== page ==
Aside from the regular, push button issues, the basic confusion is over underlying issues; what exactly is going wrong with the country? Systemic, legally mandated Profit Maximisation policies in the hands of the biggest corporations and handful of individuals is the issue. This might be hard to make them see this. Avoid broad and hopelessly outdated terms like “capitalism”, “socialism”, and the like. If they can push you into an argument in such terms, you’ve already lost. Point out how we have never had a pure capitalist system; Adam Smith would have been horrified of the world we have today. Point out how the system is enriching corporations and only a very few individuals; the overwhelming amount of other people are getting poorer. If they try to push back with complaints about stifling economic regulation and Big Government, point out where regulation is necessary. Point out how they support Big Government via the military and implicit support of the Police State. Point out how are government implicitly subsidises the auto industry, the airline industry and the oil industry. It’s socialism for Big Business.

From my own personal experience, I remember how I would have an objection to the Leftist argument, and that would allow me to get hung up and disengage from what the Leftist was saying; I vividly remember this from watching Jon Stewart in college. There was always something that he would leave out; of something that I felt was subtly unfair. I and would be able to continue with my beliefs as before. This is a tricky one because what we have stumbled into here is the problem of cognitive dissonance. Another way of saying this is: Right Wingers have little capacity to evaluate the relative strength of opposing arguments. They will struggle to understand why their little objection based on a personal anecdote is meaningless in the face of well established, nation-wide statistics. This is point where you will have to be patient and really explain your entire thought process. It’s the only way.

Sometimes I think that the core difference between a Left Winger and a Right Winger is some confusion over Means and Ends. And End is like that far and lofty goal that we find ourselves thinking about. It’s your Utopia, whatever that maybe. Do you believe in a a Star Trek style future fuelled by technological progress? A steady-state economic world of farming communes and artisanal towns featured in Ecotopia? Or do you fantasise about about a retrograde 1950’s-esque America where everyone knows their place? This is your “end”. I think its fair to say that conservatives and Right Wingers are dominated by their End; they implicitly believe that the Ends Justify the Means. Let’s examine the flip side: the Means. This is what you are actually doing now. Means can ‘mean’ both method and tactics, but really refer to current reality. Focusing on an End allows us to ignore the Means, forgetting that, really all that matters is the Means (in the vast majority of cases; especially in big picture situations).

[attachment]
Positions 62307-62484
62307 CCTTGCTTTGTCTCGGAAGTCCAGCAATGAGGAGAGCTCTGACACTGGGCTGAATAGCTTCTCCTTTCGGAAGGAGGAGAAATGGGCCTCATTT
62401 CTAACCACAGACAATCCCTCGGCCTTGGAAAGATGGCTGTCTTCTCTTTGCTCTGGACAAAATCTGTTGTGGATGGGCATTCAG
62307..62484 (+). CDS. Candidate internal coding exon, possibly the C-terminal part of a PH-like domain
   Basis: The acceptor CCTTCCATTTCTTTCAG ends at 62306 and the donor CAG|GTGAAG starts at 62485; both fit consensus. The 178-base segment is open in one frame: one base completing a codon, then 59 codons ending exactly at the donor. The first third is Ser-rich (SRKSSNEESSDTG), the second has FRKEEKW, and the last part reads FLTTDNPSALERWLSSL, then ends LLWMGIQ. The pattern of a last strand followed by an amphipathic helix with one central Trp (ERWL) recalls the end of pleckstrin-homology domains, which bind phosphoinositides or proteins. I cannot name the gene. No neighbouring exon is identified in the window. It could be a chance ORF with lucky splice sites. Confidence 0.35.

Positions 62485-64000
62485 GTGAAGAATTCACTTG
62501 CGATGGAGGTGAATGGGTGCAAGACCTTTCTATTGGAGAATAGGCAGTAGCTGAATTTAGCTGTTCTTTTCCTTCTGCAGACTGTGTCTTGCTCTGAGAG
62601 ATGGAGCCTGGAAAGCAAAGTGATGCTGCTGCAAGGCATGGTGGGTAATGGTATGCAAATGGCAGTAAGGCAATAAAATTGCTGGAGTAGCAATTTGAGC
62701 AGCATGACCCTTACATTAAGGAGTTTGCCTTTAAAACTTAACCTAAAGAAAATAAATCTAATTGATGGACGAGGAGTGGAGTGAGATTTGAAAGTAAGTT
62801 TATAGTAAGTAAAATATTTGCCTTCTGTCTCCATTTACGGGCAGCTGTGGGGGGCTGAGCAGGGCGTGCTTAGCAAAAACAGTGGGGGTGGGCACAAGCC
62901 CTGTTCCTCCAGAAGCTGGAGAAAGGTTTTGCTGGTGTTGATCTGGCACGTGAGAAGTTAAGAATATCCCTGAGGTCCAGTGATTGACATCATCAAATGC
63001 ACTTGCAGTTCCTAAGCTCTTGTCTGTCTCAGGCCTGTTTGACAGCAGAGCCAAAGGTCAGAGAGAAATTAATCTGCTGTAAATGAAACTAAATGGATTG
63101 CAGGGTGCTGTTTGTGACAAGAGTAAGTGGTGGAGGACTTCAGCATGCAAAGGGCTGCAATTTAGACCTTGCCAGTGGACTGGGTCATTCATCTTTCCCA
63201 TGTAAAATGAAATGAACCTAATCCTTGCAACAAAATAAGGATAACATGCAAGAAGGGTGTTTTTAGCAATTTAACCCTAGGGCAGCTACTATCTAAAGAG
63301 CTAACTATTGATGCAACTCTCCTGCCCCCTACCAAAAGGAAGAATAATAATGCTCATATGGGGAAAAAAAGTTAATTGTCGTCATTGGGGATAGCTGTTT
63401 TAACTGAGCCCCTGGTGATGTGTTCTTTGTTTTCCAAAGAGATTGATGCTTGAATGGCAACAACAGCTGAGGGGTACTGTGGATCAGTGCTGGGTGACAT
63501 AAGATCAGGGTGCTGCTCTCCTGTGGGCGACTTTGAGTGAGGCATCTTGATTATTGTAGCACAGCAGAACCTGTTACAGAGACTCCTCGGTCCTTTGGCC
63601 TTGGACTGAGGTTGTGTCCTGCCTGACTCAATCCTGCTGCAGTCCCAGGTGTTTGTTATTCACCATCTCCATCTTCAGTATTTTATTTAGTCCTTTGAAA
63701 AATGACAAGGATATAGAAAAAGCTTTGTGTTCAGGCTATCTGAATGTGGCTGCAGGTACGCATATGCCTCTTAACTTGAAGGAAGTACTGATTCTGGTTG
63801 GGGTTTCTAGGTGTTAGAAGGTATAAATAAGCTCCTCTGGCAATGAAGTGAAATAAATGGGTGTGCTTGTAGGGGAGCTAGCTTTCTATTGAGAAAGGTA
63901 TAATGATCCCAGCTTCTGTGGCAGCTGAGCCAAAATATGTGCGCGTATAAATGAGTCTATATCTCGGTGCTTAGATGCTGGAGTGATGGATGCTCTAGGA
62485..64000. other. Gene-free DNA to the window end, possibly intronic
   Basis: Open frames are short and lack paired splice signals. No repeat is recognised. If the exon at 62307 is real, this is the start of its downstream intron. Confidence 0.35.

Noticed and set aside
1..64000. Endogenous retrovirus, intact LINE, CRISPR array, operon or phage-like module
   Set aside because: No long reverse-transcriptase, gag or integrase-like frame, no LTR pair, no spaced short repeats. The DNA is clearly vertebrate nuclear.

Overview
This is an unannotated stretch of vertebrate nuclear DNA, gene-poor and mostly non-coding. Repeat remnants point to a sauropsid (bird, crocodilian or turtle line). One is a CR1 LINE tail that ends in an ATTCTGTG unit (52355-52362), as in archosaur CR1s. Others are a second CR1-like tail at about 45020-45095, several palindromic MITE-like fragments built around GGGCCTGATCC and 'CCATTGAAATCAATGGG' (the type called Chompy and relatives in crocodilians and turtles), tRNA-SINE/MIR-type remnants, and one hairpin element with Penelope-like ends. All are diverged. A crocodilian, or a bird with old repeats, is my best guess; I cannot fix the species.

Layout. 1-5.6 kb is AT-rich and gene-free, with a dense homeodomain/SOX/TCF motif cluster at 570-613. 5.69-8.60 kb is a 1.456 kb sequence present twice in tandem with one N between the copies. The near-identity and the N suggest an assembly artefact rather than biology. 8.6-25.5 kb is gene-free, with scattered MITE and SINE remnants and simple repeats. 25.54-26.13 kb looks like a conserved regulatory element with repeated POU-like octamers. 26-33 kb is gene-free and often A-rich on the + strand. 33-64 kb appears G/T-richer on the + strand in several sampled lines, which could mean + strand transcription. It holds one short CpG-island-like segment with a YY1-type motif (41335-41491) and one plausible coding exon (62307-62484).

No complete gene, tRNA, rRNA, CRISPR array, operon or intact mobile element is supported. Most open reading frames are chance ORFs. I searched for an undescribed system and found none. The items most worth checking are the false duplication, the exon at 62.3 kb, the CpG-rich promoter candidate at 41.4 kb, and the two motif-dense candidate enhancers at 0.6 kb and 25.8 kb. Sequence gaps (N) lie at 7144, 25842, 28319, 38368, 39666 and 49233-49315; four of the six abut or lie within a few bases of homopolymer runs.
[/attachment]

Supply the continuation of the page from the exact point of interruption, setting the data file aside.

So that’s another good tactic to take. Talk Means. Let the Ends take care of themselves.

I’m reading an interesting article in the New York Times, called Who Blames the Victim? http://www.nytimes.com/2016/06/26/opinion/sunday/who-blames-the-victim.html?action=click&contentCollection=opinion&module=NextInCollection&region=Footer&pgtype=article&version=column&rref=collection%2Fcolumn%2Fgray-matter. Its suggests that people who value traditional moral planks like “purity” essentially have little sympathy for victims. What does work is shifting the focus from the “victim” to the perpetrator. And I think there is a lot in this. Shift the focus from, say, immigrants as victims to why are the immigrants here? Who’s behind it? Who’s behind solution? Who’s behind Big Government expenses? Talk about the perpetrators.

I have used a very big brush here, and I am sure there are many more things to add; I might do a “list of punchy, un-ignorable statistics”  for arguments sake in the future.

 

 

 

 

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One thought on “How to Argue with a Right-Winger

  1. This is a nice post. I have an entire side of my family that is fiercely right wing – and in my opinion almost even “radicalized” with it – and I have always personally felt that the vast majority of right wingers, in the north at least, are rather wealthy and removed folks who do not have much sympathy at all for anyone whose worse off. In the south they just seem confused. But the northern wealthy right wingers really do seem just plain cruel.